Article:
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Former Paden City Police Chief Seeks Hearing

By Staff | Jan 27, 2016

PADEN CITY – A former police chief, who faces criminal charges, has requested a hearing to protest his discharge by City Council.

Council fired Joseph Richardson during a special meeting Jan. 15 for allegedly violating the terms of his bond agreement. He was suspended in October pending the outcome of domestic battery and unlawful restraint charges in Tyler County Magistrate Court.

City Hall received a letter Jan. 21 from Richardson requesting a hearing before council.

A special council meeting has been scheduled for 4 p.m. Thursday at City Hall.

Richardson was arrested Oct. 12 by state police responding to a domestic disturbance at his residence in Friendly. He allegedly attacked his wife, Lauren Richardson, multiple times and slammed her against a wall, according to the criminal complaint. He was released in October on a $10,000 bond arising from the domestic battery and unlawful restraint charges.

Richardson allegedly violated the terms of his bond agreement when he was pulled over by the Wood County Sheriff’s Department at about 2:19 a.m. Jan. 9, on W.Va. 68 outside the Parkersburg city limits. During the traffic stop, Richardson was with his wife, the alleged victim from the October incident where he faces charges, according to the incident report.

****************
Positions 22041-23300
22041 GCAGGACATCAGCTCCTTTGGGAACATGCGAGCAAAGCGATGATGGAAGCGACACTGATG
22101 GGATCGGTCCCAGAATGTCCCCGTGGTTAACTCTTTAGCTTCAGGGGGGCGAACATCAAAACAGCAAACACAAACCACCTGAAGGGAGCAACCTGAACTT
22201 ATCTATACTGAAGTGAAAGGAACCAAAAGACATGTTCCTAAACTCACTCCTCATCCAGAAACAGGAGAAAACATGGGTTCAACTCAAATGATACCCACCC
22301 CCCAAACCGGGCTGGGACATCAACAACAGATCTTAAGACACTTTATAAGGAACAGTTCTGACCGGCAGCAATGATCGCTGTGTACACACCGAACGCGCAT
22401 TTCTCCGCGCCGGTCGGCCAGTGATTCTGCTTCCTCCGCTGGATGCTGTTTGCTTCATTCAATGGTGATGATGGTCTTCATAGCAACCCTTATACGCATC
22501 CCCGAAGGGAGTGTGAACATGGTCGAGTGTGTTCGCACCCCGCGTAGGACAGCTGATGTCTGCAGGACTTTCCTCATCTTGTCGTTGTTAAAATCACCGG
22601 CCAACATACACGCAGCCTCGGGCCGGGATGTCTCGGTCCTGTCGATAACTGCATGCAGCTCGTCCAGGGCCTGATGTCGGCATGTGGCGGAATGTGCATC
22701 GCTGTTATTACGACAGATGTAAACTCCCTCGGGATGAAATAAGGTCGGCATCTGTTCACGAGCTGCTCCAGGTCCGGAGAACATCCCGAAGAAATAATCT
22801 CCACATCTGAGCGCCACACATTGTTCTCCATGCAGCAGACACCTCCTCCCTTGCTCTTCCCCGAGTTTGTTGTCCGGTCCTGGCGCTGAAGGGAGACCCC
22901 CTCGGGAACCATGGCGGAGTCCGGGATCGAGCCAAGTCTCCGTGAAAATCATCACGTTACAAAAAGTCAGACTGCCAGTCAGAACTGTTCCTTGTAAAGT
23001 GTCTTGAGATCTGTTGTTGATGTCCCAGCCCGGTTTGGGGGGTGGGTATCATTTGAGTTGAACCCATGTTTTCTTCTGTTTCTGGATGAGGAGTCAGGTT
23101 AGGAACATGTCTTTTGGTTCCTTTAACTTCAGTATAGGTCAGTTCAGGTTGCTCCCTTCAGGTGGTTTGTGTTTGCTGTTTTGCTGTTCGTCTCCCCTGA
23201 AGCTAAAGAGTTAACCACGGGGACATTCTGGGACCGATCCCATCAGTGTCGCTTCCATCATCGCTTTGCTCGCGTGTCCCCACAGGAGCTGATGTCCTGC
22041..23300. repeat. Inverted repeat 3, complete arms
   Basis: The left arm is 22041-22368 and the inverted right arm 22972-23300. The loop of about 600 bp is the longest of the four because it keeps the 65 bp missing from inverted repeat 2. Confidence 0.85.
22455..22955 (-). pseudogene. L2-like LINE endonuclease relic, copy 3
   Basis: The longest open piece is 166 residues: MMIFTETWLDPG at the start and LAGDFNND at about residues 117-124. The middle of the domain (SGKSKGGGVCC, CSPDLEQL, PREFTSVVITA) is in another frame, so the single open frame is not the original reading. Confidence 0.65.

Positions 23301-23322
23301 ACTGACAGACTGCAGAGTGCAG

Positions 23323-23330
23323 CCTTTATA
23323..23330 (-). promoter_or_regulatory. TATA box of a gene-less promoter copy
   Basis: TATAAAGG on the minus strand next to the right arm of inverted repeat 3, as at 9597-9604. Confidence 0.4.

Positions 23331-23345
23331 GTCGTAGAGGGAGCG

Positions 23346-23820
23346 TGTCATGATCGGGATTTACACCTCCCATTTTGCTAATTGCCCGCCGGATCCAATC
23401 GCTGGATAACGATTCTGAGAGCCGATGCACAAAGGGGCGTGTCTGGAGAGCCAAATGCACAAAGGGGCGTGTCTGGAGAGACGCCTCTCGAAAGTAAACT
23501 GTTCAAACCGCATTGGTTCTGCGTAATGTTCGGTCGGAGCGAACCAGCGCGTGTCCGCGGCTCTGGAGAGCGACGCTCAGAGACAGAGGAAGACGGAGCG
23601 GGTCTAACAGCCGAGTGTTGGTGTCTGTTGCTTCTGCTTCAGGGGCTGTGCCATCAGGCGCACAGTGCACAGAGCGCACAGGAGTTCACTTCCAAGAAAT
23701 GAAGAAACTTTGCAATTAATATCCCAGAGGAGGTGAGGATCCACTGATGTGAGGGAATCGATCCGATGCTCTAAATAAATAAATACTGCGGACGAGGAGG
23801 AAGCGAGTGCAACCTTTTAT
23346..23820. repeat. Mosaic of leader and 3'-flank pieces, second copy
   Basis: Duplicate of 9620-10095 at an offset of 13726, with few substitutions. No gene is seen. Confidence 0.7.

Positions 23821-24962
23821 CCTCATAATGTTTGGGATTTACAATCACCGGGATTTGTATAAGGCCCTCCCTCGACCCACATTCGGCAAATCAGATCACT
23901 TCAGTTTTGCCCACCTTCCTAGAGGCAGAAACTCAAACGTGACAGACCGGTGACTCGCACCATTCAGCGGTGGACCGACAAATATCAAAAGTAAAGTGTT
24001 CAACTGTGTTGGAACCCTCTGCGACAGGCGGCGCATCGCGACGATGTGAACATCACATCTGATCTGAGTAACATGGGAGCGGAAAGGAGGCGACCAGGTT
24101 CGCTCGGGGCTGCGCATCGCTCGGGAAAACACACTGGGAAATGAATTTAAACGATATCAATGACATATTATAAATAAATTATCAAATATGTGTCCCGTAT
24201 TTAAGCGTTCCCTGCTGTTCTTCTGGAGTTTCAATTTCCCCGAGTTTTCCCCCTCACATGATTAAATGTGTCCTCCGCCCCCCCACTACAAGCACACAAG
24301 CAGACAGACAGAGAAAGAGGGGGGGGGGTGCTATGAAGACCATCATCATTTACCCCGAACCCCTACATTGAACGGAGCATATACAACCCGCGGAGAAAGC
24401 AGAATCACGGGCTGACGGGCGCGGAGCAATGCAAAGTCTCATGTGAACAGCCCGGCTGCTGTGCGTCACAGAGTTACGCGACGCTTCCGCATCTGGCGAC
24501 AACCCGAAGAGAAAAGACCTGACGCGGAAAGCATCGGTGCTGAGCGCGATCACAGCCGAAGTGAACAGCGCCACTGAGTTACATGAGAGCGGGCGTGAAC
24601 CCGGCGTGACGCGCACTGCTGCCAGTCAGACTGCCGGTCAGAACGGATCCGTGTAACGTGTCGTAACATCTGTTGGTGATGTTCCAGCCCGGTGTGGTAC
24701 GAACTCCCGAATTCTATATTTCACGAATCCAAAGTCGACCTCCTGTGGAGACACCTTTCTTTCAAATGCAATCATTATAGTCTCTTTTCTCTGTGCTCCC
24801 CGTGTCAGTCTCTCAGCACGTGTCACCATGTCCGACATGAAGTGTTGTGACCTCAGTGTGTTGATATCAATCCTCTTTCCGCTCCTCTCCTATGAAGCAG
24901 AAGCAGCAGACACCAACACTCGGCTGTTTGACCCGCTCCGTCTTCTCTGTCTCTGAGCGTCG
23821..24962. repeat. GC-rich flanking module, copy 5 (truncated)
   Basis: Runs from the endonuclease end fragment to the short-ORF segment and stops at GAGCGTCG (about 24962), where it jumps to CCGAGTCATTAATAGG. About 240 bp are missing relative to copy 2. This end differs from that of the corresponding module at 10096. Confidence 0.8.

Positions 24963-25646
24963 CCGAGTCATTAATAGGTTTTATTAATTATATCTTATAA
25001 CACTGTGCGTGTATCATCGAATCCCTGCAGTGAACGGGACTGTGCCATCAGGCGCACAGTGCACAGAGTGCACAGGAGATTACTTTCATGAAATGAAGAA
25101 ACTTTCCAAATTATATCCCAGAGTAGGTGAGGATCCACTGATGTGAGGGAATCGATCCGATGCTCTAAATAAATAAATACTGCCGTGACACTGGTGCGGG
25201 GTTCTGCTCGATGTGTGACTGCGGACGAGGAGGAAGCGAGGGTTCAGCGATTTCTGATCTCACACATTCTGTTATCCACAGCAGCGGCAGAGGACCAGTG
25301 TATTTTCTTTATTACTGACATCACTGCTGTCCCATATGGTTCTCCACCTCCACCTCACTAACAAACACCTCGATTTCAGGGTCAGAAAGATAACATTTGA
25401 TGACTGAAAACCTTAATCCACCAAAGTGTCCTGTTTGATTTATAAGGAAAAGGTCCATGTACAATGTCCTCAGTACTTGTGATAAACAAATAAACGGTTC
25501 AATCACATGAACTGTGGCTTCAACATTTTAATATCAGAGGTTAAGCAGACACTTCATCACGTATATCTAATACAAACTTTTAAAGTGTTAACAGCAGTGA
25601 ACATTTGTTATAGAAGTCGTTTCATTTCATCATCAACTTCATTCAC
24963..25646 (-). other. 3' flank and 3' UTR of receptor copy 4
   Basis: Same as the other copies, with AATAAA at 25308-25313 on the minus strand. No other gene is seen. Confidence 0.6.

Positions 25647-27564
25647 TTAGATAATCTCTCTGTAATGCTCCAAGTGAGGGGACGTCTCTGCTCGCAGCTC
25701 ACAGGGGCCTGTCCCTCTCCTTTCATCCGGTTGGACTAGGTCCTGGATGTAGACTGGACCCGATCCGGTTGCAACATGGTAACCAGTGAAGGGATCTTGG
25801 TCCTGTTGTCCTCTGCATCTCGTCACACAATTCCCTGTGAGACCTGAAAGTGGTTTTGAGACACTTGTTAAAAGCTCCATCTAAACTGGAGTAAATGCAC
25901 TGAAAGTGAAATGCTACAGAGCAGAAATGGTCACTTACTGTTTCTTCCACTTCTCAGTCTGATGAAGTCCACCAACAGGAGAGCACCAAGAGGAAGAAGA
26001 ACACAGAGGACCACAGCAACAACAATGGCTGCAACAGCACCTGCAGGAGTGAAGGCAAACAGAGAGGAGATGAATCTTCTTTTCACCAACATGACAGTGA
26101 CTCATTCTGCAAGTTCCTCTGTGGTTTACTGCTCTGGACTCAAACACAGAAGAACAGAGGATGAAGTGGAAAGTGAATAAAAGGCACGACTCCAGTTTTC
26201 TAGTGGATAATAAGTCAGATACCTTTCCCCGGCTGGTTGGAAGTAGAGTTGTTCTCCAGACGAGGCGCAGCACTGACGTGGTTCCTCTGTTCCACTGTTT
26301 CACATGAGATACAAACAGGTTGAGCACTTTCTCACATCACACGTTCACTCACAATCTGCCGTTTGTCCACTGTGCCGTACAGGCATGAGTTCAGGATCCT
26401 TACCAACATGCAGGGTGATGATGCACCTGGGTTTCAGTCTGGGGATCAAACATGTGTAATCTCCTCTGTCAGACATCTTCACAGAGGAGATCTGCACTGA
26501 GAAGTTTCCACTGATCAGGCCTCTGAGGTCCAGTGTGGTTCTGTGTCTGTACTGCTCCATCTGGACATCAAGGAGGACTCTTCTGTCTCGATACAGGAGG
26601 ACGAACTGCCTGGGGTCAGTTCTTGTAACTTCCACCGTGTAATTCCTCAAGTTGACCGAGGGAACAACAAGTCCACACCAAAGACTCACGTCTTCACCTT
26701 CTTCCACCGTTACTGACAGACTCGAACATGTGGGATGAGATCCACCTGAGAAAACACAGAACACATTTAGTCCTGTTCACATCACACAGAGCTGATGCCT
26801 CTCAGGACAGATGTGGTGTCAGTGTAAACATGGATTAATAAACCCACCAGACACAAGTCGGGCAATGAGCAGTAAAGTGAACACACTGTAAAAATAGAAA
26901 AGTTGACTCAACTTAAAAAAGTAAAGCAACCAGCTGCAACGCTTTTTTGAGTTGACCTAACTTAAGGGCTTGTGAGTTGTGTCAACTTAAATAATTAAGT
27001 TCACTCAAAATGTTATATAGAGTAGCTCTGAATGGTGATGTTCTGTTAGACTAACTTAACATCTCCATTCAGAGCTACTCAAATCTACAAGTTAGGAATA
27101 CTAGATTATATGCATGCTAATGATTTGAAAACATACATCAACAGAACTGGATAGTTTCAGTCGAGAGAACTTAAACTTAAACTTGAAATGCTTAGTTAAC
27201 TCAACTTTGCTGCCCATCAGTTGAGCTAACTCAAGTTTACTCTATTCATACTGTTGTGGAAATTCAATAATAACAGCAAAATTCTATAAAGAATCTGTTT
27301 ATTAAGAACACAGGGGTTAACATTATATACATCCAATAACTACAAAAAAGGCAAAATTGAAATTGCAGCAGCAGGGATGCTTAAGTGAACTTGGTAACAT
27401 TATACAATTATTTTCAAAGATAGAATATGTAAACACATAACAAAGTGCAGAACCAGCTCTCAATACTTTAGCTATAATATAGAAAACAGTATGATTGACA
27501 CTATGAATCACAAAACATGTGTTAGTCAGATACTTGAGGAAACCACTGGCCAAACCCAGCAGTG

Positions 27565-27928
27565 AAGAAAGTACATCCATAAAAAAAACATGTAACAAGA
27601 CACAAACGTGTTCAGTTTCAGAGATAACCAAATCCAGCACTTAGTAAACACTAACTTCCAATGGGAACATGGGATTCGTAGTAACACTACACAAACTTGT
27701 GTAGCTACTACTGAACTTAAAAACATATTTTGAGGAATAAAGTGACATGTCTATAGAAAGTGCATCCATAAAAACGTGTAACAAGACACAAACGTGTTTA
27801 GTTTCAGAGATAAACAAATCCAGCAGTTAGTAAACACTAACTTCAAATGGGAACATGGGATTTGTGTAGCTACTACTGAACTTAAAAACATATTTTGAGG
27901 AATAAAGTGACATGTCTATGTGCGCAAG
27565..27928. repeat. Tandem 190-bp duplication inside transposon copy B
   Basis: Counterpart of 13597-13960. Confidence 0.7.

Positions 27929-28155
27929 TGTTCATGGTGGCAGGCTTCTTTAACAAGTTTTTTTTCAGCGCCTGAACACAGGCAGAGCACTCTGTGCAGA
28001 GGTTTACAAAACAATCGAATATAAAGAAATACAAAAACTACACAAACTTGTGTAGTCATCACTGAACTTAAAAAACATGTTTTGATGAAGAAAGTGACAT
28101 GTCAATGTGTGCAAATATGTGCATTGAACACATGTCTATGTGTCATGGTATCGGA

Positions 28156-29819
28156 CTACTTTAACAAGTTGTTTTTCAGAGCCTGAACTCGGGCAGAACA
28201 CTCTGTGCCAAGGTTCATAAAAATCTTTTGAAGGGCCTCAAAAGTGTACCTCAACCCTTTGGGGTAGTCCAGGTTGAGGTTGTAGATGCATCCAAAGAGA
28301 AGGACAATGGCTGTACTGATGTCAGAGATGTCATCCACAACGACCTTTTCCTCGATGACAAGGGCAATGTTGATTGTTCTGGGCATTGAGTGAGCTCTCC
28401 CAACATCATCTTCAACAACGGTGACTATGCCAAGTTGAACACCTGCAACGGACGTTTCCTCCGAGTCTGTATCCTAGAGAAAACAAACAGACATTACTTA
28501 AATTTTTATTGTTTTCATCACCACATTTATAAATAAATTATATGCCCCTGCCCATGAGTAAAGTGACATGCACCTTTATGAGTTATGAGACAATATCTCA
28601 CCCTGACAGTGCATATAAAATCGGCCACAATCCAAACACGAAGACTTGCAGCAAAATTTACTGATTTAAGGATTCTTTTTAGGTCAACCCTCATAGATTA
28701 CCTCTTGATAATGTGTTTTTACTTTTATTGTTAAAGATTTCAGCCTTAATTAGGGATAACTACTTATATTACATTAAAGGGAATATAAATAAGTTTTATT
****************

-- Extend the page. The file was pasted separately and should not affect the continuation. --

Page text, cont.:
According to Paden City Council, Richardson allegedly violated the terms of his bail agreement that he have no contact with her because of the October incident.

Richardson was cited for driving left of center and illegal use of an electronic device, according to Wood County Magistrate Court. He allegedly flashed his badge and indirectly used an inappropriate hand gesture toward a Wood County sheriff’s deputy, according to the incident report.

Tyler County Magistrate Court records indicate the warrant was served Jan. 15 and Richardson was able to post the $500 cash bond.

When council’s terminated Richardson during the Jan. 15 special meeting, he was sent a letter that said if he wishes to protest his discharge from the city, he may request a hearing before city council where he can present evidence, cross-examine witnesses and be represented by legal counsel. If council were to withdrawal Richardson’s discharge after such a hearing, he may be entitled to back pay, the letter said.

Tyler County magistrates have recused themselves from presiding over Richardson’s hearing, so Wetzel County Magistrate Judith Goontz will preside over the hearing as a special magistrate. She said attorneys need more time to prepare. Tyler County Prosecuting Attorneys D. Luke Furbee’s office has recused itself from the case. Wood County Prosecutor Jason Wharton is serving as the special prosecutor. Richardson is represented by defense attorney Robert McCoid of Wheeling.